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Indigenous influences in Australian composition
This short introduction discusses Indigenous influences in Australian compositions in the AMC's database. For an in-depth article about the role of music in Aboriginal culture, read for example Jo Dyer's article 'Living Songs: Music, Law and Culture in Aboriginal Australia'.
In tribal Aboriginal society, song is an intricate part of the ritual relationship of the people to the land; like any story, dance or totemic design, each song is ‘owned’ by individuals or groups and is therefore, in many cases, taboo to others. ‘Open’ songs, however, can be shared – given as a gift or used by permission of the owner(s).
Musicologists Alice Moyle, Alan Marett and Stephen Knopoff, to name a few, have made valuable contributions to a broader understanding of Aboriginal music, but as early as 1802, Europeans had begun to notate Aboriginal melodies. Australia’s first professional composer, Isaac Nathan, made transcriptions with parlour-piano style accompaniments in the 1840s, and Henry Tate advocated the integration of Aboriginal melody, alongside native birdsong, as the basis for a new national music in the early twentieth century. Percy Grainger depicted ‘the lonely desert man…’ in one work. Clive Douglas came as close, as Roger Covell has noted, to being the musical equivalent of a Jindyworobak – one of those writers of the 1930s dedicated to creating an ‘indigenous’ modern Australian art independent of Europe – in part by evoking Aboriginal sounds, and Mirrie Hill included Aboriginal melodies in several works including film scores about tribal life.
When the inflected modal system of Aboriginal music met the procrustean bed of equal temperament the results were not always happy. But as Western avant-garde techniques – including the exploration of different methods of tuning – were taken up in Australia, the different musical cultures paradoxically had a greater chance of meeting on equal grounds, as they do in a number of works of Peter Sculthorpe. His use of Indigenous themes and material has provoked debate in recent years - and meanwhile, respectful collaborations between Indigenous and non-Indigenous musicians have produced some striking new Australian works.
The 2000s has seen the emergence of strong Indigenous voices within Australian composition, including the Bangarra Dance Theatre music director David Page (1961-2016), didjeridu virtuoso and composer William Barton, and the Yorta Yorta composer Deborah Cheetham. Emerging Indigenous composers include participants in the Ngarra Burria – First Peoples Composers program, initiated in 2016 by Dharug composer Christopher Sainsbury and delivered by a partnership between Moogahlin Performing Arts, the AMC, ANU School of Music, performing ensembles, APRA AMCOS and EORA College. Artists in this program have so far included Eric Avery, Rhyan Clapham, Brenda Gifford, Tim Gray, James Henry, Troy Russell, Elizabeth Sheppard and Nardi Simpson.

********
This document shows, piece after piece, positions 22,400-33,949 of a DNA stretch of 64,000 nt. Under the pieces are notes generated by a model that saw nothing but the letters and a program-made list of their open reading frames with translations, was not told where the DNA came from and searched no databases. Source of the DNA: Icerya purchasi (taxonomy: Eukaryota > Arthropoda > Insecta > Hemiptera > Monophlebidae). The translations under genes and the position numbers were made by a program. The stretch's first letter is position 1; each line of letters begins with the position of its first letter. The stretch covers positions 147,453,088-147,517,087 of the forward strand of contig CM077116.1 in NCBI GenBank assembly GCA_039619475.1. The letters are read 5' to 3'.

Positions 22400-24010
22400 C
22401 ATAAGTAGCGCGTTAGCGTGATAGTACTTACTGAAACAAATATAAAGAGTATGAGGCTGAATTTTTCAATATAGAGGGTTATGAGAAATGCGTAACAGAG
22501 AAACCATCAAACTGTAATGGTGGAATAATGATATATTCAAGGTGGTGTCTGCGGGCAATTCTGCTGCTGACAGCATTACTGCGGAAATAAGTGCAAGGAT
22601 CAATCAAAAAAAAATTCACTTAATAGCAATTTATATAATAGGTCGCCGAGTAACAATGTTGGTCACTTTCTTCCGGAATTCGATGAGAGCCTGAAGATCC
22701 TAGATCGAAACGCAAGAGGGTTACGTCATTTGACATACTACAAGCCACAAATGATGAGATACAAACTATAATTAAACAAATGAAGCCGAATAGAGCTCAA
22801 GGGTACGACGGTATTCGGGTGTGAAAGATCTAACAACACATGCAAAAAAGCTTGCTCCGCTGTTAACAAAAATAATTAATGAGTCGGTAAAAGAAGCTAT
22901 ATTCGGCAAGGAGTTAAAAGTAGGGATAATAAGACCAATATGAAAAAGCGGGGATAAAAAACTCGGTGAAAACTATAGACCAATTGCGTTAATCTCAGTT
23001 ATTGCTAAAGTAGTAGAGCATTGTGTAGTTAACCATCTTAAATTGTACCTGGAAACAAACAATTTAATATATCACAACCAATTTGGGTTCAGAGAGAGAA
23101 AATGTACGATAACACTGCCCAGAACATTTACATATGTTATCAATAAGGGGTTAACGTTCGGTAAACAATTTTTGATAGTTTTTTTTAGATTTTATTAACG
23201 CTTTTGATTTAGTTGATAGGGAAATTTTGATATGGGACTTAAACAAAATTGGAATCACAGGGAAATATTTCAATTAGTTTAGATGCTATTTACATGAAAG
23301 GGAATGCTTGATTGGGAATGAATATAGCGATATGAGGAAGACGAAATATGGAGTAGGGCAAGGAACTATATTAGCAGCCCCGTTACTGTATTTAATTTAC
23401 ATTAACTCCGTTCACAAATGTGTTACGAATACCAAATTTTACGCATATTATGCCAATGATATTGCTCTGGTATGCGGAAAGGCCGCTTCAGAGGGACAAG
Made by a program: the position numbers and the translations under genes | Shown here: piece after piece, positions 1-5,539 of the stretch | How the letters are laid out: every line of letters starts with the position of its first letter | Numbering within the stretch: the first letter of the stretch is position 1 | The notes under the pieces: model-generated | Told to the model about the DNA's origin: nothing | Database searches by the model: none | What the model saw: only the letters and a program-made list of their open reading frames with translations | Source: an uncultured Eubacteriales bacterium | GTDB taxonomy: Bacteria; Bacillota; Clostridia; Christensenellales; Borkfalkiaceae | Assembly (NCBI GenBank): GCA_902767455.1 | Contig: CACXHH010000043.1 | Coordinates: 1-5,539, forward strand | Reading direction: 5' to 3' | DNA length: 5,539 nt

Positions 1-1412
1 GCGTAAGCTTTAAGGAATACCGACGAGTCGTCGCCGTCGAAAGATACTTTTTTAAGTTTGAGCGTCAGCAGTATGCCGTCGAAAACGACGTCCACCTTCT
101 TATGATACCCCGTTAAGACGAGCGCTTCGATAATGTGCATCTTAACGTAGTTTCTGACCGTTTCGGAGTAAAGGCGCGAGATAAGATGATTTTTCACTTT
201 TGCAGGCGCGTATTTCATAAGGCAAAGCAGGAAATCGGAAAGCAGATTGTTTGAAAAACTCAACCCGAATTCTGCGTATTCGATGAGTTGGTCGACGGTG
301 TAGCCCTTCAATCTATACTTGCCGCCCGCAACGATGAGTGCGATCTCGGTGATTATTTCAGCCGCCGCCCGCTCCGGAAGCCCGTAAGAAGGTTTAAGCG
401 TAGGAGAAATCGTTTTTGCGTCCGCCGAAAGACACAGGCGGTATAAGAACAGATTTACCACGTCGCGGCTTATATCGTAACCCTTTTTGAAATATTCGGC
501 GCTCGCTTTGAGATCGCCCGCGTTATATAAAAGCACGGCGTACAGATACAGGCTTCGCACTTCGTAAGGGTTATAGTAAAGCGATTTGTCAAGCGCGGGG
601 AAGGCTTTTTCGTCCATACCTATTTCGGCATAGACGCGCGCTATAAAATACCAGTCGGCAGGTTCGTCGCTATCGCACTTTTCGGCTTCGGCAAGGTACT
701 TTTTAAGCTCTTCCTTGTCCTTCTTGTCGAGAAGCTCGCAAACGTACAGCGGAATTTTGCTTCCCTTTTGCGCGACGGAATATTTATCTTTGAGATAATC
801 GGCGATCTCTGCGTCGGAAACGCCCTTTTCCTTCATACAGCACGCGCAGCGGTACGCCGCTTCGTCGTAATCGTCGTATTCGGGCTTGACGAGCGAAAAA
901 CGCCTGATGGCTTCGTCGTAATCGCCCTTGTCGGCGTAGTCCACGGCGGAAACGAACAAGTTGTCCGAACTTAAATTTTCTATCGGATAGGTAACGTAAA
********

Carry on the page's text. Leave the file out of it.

Read also: 'Indigenous Composer Initiative: Towards a gentle correction' - article on Resonate by Christopher Sainsbury (27 September 2017). Sainsbury has also discussed Indigenous referencing (the inclusion of Indigenous music elements, or Indigenous culture and its themes or narratives) in his NGARRA-BURRIA: New music and the search for an Australian Sound (Currency House Platform Paper no. 59, 2019).
||Young Kabbarli (1964) by Margaret Sutherland and Maie Casey||is a short opera about pioneering journalist and student of South and Western Australian Aboriginal culture, Daisy Bates. It is possibly the first Western score to include didjeridu, though the instrument is not endemic to the regions in which Bates lived.|
||Sextet for didjeridu and wind instruments (1971) by George Dreyfus||brings together a self-consciously avant-garde sensibility and language with the sound of the didjeridu.|
|Earth spirit (1982) by Colin Bright||brings together the didjeridu (two players) and symphony orchestra to make a powerful political and musical statement.|
||The Compass (2006) by Liza Lim and William Barton||one of numerous works written in collaboration with didjeridu virtuoso and composer William Barton, and one in which there is a perfect synergy between Indigenous and Western elements.|
||Kalkadungu (2007) by William Barton and Matthew Hindson||a concerto for William Barton (who also sings and plays electric guitar), depicting the history of his ancestral people from central Queensland.|
||Corroboree by John Antill||lays claim to being a foundation work of Australian music. Conceived as a ballet, it uses no actual Indigenous material, but in a mid-century modernist idiom lovingly evokes an Aboriginal world.|
||Jandamarra: Sing for the Country (2014) by Paul Stanhope and Steve Hawke||is a dramatic cantata about the life of the young Bunuba warrior and resistance hero, Jandamarra. The Jandamarra story is owned by the Bunuba people from Western Australia who are the creative partners in this musical work.|
||Eumeralla, a war requiem for peace by Deborah Cheetham||is a large-scale composition for Indigenous and non-indigenous performers, sung entirely in the ancient dialects of the Gunditjmara people.|